A Canada Wood Asian manager’s regional meeting took place in Japan from April 25th to 28th. At the meeting, 15 persons from 5 countries (Canada, China, Korea, Indian and Japan) gathered to familiarize themselves with their colleagues and sister markets to exchange information and best practices for developing opportunities and expanding international markets for Canadian wood products. Of the three full days that the manager’s spent together for meetings, presentation and brainstorming sessions, one day was set aside for the group get out of Tokyo to visit Polus Tech’s Post & Beam Pre-Cut Manufacturing Plant in Ibaraki Prefecture, Mitsui Home Component’s 2×4 & Truss Component Manufacture Plant in Saitama Prefecture, and last but not least a tour of a 2,200m² three-storey 2×4 fireproof elderly care facility under construction in Kanagawa Prefecture, designed by Issiki Architects & Partners, constructed by Nagai Construction Co., Ltd. and the structural materials supplied by Wing Co., Ltd. I would like to take this opportunity to thank these Japanese companies and their staff who generously took time out of their busy schedules and hosted our group.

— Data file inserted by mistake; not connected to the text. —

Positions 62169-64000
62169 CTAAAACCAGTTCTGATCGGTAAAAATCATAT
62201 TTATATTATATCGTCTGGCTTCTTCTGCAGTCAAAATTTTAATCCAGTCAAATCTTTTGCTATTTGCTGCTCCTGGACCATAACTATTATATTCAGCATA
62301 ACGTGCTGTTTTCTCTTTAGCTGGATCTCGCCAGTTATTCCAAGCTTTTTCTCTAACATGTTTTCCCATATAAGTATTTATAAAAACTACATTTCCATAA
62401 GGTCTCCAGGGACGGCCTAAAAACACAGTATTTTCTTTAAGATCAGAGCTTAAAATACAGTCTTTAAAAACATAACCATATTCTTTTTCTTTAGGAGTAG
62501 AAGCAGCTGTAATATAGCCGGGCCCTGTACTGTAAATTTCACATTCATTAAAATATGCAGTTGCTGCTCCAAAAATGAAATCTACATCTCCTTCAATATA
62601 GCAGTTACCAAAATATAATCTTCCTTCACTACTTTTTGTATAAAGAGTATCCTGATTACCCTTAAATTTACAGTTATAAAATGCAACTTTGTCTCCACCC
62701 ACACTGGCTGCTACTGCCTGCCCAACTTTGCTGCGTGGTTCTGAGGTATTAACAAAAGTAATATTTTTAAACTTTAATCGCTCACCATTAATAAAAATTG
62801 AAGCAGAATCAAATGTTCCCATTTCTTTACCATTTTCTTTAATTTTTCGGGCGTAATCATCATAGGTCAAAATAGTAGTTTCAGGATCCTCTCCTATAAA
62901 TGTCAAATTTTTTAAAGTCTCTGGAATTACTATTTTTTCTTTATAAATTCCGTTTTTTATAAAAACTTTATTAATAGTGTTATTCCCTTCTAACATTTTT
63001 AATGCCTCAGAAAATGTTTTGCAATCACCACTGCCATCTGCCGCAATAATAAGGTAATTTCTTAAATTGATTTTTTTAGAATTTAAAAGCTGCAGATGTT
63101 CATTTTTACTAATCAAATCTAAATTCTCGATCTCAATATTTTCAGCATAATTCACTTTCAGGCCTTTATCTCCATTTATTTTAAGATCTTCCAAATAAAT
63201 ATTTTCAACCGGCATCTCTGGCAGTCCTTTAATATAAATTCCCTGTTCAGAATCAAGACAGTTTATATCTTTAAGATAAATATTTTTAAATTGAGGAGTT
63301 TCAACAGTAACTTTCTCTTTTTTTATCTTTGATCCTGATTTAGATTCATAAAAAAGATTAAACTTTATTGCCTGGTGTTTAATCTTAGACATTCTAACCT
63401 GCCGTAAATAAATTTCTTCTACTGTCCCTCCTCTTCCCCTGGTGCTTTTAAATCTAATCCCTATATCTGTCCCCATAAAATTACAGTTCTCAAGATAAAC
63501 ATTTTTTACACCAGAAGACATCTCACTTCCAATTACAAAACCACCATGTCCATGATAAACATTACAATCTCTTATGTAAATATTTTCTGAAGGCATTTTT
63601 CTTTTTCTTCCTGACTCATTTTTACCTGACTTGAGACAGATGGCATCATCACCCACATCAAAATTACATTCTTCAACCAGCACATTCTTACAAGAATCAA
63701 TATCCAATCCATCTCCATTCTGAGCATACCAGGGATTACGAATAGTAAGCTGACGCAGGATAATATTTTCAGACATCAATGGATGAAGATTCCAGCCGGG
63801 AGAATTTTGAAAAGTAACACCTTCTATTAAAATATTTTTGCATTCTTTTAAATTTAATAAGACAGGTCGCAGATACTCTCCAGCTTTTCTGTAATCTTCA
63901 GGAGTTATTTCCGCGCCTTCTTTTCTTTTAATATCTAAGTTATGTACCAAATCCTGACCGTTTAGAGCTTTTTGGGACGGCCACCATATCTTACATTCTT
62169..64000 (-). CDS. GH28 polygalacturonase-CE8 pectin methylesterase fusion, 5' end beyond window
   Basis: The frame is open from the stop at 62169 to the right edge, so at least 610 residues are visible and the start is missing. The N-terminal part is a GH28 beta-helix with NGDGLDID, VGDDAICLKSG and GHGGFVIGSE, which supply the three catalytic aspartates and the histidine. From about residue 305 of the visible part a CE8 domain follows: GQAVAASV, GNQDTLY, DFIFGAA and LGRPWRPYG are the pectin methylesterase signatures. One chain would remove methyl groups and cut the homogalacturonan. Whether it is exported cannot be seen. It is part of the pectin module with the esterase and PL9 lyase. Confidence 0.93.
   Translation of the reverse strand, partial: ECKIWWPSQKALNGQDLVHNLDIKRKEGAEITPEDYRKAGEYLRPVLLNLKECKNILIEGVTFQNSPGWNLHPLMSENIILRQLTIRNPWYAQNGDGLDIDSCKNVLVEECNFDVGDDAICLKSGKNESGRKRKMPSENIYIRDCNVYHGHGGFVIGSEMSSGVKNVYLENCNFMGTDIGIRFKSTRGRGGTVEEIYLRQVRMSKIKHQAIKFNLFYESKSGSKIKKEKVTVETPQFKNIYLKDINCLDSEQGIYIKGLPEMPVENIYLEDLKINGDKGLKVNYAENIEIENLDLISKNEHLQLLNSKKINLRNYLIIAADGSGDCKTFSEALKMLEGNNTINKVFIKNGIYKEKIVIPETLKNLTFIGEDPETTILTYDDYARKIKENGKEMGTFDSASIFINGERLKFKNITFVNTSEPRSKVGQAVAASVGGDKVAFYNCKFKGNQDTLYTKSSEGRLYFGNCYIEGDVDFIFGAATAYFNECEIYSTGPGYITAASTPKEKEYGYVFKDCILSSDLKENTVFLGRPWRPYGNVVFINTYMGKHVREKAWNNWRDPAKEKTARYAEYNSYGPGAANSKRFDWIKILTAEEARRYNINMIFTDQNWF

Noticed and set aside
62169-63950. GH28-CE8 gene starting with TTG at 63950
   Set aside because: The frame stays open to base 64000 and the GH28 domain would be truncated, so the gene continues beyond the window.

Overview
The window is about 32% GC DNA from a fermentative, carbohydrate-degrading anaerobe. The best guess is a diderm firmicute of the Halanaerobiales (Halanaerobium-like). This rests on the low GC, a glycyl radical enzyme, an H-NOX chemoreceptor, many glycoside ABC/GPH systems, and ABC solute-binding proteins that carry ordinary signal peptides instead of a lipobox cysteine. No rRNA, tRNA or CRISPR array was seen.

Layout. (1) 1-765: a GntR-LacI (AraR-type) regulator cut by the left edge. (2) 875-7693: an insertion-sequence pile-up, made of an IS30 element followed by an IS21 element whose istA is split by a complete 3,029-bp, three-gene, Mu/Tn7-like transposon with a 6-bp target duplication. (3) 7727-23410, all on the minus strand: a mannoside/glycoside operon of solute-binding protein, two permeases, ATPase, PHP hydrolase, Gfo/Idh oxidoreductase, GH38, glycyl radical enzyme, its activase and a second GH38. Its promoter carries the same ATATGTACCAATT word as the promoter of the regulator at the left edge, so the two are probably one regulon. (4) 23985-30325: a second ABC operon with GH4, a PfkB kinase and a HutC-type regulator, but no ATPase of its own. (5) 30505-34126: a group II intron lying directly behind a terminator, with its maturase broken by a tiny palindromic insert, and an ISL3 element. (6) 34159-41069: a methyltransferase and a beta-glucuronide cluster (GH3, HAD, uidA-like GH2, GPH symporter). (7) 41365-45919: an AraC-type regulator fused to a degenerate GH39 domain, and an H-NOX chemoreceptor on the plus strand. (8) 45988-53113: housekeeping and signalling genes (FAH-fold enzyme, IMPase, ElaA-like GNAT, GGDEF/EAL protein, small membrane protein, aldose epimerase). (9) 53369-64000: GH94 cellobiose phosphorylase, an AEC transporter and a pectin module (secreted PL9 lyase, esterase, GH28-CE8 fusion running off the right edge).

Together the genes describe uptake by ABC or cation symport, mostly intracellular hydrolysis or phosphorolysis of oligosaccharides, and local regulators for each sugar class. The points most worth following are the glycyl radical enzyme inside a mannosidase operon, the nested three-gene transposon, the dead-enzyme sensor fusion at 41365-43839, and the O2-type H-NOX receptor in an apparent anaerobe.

Dr. Paul Morris, Research Leader of FPInnovations’ Durability and Building Enclosure Group, visited Korea to inspect the performance of two Canadian wood species, White Spruce and W. Hemlock, treated with ACQ and CA to CSA O80 Standards at the field testing site in Jinju city in the southern part of the Korean peninsula, with Dr. Jong Bum Ra, Professor of Gyeongnam National University of Science and Technology’s Department of Indoor Materials Engineering on March 16, 2017.
The joint inspection revealed that all the pressure-treated specimens were in very good condition both in ground contact and above ground and there were no sign of deterioration either by termites attack or decay fungus after more than 6 years, while many untreated controls failed and had to be replaced every two or three of years.
The result of the inspection strongly suggests that the performance of Spruce and Hemlock treated to the Canadian Standards will be as good in even longer term and even the current results warrants revising or developing new wood preservation standards in Korea. It has been said that Korean wood preservation standards were written from assortments of overseas standards in the absence of local testing data. However, we now have the data for the two species.